Okay, I think this is the first Grisham I have ever read. I have to say, I enjoyed it. If you read the various reviews, all the men and Grisham fans are loudly saying "THIS ISN'T GRISHAM, THIS IS A GHOST WRITER! Hated it," and all the women (yes, hyperbole) are saying, "This was a great read!" Be unsurprised, as the protagonist is a woman. And a book-reader at that.
Moazam recommended this book to me a bit ago. He commented he thought I would enjoy it, as it is about books and reading and bookstores and wheeeeee! Well, he was right about this one. I was careful to wait until he finished it before starting it, though. He had a couple recommendations that missed the mark. This one was on. More on that I would have expected it to be, given that I had recently read an F. Scott Fitzgerald book, my first, and the original manuscripts were fictionally stolen at the beginning of the book (so, I'm not spoiling the story by saying that, it's on the back cover, too). A delightful coincidence.
This was a fun read. If you're a Grisham fan, this will be a change of pace, based on the other reviews. I find this to be a good beach read, but definitely not high literature.
The heist was over, it was a success, but in any crime clues are left behind. Mistakes are always made, and if you can think of half of them, then you’re a genius.
He claimed to average four books per week and no one doubted this. If a prospective clerk did not read at least two per week, there was no job offer.
I really cracked up at this. I managed this feat in 2015, but haven't quite managed a repeat performance since. This year I'll be just under 2 a week, I think, at 1.8 a week.
She didn’t buy books either. Why buy books when you could get them for free at the library?
Something I recently started doing myself! Thanks, Libby!
But she was a writer, not a teacher, and it was time to move on. To where, she wasn’t certain, but after three years in the classroom she longed for the freedom of facing each day with nothing to do but write her novels and stories.
Having time does not mean work will actually happen.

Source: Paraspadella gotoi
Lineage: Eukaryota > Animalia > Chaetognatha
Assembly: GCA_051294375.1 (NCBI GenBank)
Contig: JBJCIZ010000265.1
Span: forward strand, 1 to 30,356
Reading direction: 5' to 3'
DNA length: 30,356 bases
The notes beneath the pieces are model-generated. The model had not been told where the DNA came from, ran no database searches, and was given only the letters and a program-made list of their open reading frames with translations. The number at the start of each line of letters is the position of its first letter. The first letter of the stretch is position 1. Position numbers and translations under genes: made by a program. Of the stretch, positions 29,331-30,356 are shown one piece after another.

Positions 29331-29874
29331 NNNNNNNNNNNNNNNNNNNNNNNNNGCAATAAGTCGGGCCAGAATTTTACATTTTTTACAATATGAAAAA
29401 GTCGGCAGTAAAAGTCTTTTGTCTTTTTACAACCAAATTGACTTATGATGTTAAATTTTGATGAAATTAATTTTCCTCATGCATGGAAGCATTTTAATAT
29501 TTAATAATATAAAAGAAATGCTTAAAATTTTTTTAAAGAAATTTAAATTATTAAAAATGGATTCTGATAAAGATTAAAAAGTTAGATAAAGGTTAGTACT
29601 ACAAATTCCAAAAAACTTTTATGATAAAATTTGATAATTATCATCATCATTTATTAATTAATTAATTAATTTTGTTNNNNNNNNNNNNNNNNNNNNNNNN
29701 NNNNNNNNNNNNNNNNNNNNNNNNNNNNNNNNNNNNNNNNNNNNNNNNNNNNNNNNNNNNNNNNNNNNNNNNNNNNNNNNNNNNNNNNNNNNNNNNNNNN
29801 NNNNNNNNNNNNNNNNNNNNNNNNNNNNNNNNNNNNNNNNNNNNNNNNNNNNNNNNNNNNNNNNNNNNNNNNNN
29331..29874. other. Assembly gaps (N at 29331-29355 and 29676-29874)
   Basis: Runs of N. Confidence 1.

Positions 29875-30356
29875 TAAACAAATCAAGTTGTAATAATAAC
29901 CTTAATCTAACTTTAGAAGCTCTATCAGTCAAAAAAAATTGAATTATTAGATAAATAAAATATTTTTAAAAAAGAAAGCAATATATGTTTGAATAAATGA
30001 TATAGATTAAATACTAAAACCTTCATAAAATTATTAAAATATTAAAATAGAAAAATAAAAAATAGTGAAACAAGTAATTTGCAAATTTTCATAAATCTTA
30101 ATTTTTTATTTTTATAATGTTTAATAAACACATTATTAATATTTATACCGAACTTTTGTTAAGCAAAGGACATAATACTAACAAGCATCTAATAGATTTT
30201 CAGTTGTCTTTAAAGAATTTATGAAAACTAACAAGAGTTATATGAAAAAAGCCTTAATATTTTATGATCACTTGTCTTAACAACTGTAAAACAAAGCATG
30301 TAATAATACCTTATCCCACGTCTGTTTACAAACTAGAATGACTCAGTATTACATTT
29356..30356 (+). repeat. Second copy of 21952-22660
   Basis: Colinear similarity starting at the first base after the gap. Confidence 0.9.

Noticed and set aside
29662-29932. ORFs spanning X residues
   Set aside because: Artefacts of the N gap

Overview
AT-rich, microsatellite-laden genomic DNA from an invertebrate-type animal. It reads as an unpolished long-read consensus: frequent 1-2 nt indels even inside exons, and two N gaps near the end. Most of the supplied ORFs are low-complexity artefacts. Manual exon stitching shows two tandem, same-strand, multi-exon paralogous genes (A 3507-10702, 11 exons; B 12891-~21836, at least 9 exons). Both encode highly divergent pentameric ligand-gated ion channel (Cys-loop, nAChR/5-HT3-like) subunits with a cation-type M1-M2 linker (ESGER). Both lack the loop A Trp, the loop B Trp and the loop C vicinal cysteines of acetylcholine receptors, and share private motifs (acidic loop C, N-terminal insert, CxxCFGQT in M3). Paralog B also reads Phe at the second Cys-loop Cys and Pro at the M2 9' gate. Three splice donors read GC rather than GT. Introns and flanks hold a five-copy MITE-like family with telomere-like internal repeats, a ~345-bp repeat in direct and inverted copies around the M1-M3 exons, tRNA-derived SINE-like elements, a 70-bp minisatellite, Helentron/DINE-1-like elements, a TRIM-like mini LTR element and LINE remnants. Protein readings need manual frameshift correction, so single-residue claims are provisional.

When he’d sold cars he talked about nothing but cars, and now that he scouted for the Orioles he talked of nothing but baseball. Mercer wasn’t sure which subject held less interest, but she gamely hung on and tried to make lunch enjoyable.
We talk about what is important in our lives at the moment.
“Tessa always said you were too competitive. Checkers, chess, Monopoly. You always had to win.”
“I guess. Seems kind of silly now.”
“Have you been to the store?” Myra asked.
“I stopped by on the way here. It’s lovely.”
“It’s civilization, an oasis."
I feel this way about every bookstore. And every chocolate store. And paper store. And tea shop.
“Anybody else?” Mercer asked. So far every other writer had been trashed and Mercer was enjoying the carnage, which was not at all unusual when writers gathered over drinks and talked about each other.
Same for pretty much any vocation.
“Got a bunch of the self-published crowd. They crank ’em out, post ’em online, call themselves writers."
We all want to believe our work is better, more important, "correct," and those who didn't suffer or found an easier way are somehow less.
They moved a lot, and always to larger homes in nicer neighborhoods. They were chasing something, a vague dream, and Mercer often wondered where they would be when they found it. The more money they made the more they spent, and Mercer, living in poverty, marveled at their consumption.
The typical "American Dream."
On the one hand she almost admired their ability to love each other enough to allow the other to stray at will, but on the other hand her southern modesty wanted to judge them for their sleaze.
“A fling? Your wife has been sleeping with her French boyfriend for at least a decade. You call that a fling?”
“No, that’s more than a fling, but Noelle doesn’t love him. That’s all about companionship.”
Own it, girl. The old saying from college: “If you’re gonna be stupid you gotta be tough.”
“Thanks. So will you finish that?”
“I doubt it. I’ll give any book a hundred pages, and if by then the writer can’t hold my attention I’ll put it away. There are too many good books I want to read to waste time with a bad one.”
I wish I could stop reading bad books. Instead, I read faster to stop the pain.
“Same here, but my limit is fifty pages. I’ve never understood people who grind through a book they don’t really like, determined to finish it for some unknown reason. Tessa was like that. She would toss a book after the first chapter, then pick it up and grumble and growl for four hundred pages until the bitter end. Never understood that.”
Even though Mark was being filmed and recorded, all four FBI agents and all five grim-faced young men from the U.S. Attorney’s office scribbled furiously as if their notes were important.